The Development of Treatment for Parkinson’s Disease


Parkinson’s disease (PD) is a slowly progressive, age-related, second most common neurodegenerative disorder after Alzheimer’s disease of unknown etiology. Dopamine replacement therapies were introduced five decades ago and still remain the mainstay of treatment for Parkinson’s disease. However, with long-term treatment with L-dopa, more than 50% of patients were found to develop motor response complications approximately after 4 - 5 years of initiation of continuous treatment, in 80% of patients treated for 10 years, and in nearly 100% patients with young-onset disease. The complications of long–term treatment with levodopa include-motor fluctuations, dyskinesias, and nonmotor fluctuations are such as mood disturbance, cognitive dysfunction, dysautonomia and pain. Till date, there are various therapeutic approaches having been developed for the treatment of advanced PD comprising Pharmacotherapy, neurotrophic factors, surgical procedures such as DBS, cell-based therapies and gene therapies. The pharmacological and surgical therapies are only aiming to improve the symptoms of PD, but none are proven to have a significant effect on the underlying disease process with respect to either slowing disease progression or restoring the affected dopaminergic neurons. Although there is no cure for PD, Gene based therapy has significant prospective advantages over the conventional treatment modalities for PD, as it could theoretically be used to preserve or restore dopaminergic neurons affected by PD through the action of neurotrophic factors or alternatively increase the availability of enzymes required for dopamine synthesis. All commonly employed PD therapies focus on the amelioration of symptoms and do not cure disease. In this review only we summarize the newer therapeutic strategies for the treatment of PD such as anti-inflammatories, neurotrophic factors, neurosurgical procedures (DBS), cell based therapies and gene therapies.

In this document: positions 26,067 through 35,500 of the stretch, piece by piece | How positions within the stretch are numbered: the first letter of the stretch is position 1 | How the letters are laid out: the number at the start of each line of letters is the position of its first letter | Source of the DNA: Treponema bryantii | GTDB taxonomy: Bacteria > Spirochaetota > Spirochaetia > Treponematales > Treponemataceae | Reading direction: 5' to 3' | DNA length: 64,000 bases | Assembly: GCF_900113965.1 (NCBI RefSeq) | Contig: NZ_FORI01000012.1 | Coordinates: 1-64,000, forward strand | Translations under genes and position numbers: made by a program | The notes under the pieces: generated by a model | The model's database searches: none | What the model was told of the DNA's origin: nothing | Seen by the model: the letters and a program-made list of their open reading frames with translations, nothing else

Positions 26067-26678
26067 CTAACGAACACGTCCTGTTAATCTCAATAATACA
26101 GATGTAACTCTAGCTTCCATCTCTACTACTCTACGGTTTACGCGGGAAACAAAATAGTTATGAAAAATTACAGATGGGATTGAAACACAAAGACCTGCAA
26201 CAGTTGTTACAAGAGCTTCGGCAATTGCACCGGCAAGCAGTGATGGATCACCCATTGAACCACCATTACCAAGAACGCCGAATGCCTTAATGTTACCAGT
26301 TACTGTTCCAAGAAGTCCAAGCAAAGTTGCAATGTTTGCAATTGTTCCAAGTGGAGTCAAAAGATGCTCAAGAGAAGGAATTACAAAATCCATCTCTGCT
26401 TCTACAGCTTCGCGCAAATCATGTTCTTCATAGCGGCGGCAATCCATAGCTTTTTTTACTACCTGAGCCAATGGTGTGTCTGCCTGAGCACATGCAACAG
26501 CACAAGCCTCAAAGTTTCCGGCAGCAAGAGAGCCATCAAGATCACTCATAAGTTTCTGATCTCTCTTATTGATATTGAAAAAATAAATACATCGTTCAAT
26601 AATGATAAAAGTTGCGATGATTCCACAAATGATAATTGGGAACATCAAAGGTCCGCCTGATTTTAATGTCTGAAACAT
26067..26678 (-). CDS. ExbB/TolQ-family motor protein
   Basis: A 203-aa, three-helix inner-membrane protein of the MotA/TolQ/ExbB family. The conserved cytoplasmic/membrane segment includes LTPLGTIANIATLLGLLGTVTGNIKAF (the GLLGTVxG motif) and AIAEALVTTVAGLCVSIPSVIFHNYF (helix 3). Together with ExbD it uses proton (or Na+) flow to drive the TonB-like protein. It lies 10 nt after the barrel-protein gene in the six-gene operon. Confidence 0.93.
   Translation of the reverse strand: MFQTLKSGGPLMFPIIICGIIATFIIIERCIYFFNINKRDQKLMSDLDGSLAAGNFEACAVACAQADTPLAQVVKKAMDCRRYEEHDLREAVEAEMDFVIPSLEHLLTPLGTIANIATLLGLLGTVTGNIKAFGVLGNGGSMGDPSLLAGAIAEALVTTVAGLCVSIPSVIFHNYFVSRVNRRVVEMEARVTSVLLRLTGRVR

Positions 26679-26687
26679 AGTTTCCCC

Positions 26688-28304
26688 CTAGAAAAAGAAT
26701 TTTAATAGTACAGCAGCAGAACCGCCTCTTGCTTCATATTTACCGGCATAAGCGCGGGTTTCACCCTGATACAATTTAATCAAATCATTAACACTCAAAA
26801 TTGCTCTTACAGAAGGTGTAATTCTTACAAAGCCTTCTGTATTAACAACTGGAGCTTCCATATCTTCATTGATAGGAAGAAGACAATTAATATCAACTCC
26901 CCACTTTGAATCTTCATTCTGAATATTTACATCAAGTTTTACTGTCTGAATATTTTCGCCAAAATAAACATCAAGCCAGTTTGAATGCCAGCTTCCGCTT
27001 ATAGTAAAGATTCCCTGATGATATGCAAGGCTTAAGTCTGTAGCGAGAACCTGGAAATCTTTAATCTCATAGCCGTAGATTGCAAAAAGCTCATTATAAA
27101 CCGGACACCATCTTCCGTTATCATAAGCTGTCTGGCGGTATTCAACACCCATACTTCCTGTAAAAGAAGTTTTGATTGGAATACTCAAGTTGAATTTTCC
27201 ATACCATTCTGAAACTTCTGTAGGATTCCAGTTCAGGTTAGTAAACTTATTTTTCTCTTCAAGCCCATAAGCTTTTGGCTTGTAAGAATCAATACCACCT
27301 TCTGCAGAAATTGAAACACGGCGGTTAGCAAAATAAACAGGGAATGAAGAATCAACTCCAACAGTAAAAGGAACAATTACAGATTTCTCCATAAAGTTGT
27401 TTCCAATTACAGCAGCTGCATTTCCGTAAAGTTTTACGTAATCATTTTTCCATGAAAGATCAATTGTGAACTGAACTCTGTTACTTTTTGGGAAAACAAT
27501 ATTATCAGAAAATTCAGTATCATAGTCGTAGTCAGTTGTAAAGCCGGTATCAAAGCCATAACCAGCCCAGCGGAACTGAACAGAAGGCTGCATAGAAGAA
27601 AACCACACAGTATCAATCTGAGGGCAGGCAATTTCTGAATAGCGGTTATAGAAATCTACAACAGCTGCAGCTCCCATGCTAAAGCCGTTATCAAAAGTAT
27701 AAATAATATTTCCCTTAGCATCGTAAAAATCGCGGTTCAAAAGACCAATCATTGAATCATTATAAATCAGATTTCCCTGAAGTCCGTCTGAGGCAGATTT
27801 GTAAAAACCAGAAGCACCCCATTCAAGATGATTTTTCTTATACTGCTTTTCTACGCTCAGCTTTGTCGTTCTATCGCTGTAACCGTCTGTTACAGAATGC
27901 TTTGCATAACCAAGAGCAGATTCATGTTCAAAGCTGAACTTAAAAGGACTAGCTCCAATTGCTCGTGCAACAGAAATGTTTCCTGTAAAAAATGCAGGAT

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Yadav, H.P. and Li, Y. (2015) The Development of Treatment for Parkinson’s Disease. Advances in Parkinson's Disease, 4, 59-78. doi: 10.4236/apd.2015.43008.

Conflicts of Interest

The authors declare no conflicts of interest.


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